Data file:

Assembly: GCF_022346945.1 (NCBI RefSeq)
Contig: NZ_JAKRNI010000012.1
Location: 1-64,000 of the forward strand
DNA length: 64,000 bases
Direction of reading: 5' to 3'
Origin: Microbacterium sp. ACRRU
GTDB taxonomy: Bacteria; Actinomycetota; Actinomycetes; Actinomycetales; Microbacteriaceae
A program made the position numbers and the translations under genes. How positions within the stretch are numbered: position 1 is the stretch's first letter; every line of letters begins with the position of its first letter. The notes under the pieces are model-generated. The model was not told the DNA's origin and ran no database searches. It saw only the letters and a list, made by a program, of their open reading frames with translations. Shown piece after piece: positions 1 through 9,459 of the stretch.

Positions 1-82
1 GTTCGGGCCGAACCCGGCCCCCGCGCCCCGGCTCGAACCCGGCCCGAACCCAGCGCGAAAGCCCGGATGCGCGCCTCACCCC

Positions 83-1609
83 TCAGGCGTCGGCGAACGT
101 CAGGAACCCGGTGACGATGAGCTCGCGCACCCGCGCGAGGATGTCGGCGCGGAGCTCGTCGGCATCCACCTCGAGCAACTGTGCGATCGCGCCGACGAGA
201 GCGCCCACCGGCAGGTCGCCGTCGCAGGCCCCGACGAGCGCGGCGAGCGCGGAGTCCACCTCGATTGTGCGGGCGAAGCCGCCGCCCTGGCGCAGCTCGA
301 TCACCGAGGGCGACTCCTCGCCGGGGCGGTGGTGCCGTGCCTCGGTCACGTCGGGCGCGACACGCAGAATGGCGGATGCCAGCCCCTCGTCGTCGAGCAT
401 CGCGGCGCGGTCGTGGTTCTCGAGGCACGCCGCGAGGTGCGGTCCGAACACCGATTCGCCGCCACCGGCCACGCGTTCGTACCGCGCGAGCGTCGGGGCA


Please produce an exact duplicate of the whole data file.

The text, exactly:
Assembly: GCF_022346945.1 (NCBI RefSeq)
Contig: NZ_JAKRNI010000012.1
Location: 1-64,000 of the forward strand
DNA length: 64,000 bases
Direction of reading: 5' to 3'
Origin: Microbacterium sp. ACRRU
GTDB taxonomy: Bacteria; Actinomycetota; Actinomycetes; Actinomycetales; Microbacteriaceae
A program made the position numbers and the translations under genes. How positions within the stretch are numbered: position 1 is the stretch's first letter; every line of letters begins with the position of its first letter. The notes under the pieces are model-generated. The model was not told the DNA's origin and ran no database searches. It saw only the letters and a list, made by a program, of their open reading frames with translations. Shown piece after piece: positions 1 through 9,459 of the stretch.

Positions 1-82
1 GTTCGGGCCGAACCCGGCCCCCGCGCCCCGGCTCGAACCCGGCCCGAACCCAGCGCGAAAGCCCGGATGCGCGCCTCACCCC

Positions 83-1609
83 TCAGGCGTCGGCGAACGT
101 CAGGAACCCGGTGACGATGAGCTCGCGCACCCGCGCGAGGATGTCGGCGCGGAGCTCGTCGGCATCCACCTCGAGCAACTGTGCGATCGCGCCGACGAGA
201 GCGCCCACCGGCAGGTCGCCGTCGCAGGCCCCGACGAGCGCGGCGAGCGCGGAGTCCACCTCGATTGTGCGGGCGAAGCCGCCGCCCTGGCGCAGCTCGA
301 TCACCGAGGGCGACTCCTCGCCGGGGCGGTGGTGCCGTGCCTCGGTCACGTCGGGCGCGACACGCAGAATGGCGGATGCCAGCCCCTCGTCGTCGAGCAT
401 CGCGGCGCGGTCGTGGTTCTCGAGGCACGCCGCGAGGTGCGGTCCGAACACCGATTCGCCGCCACCGGCCACGCGTTCGTACCGCGCGAGCGTCGGGGCA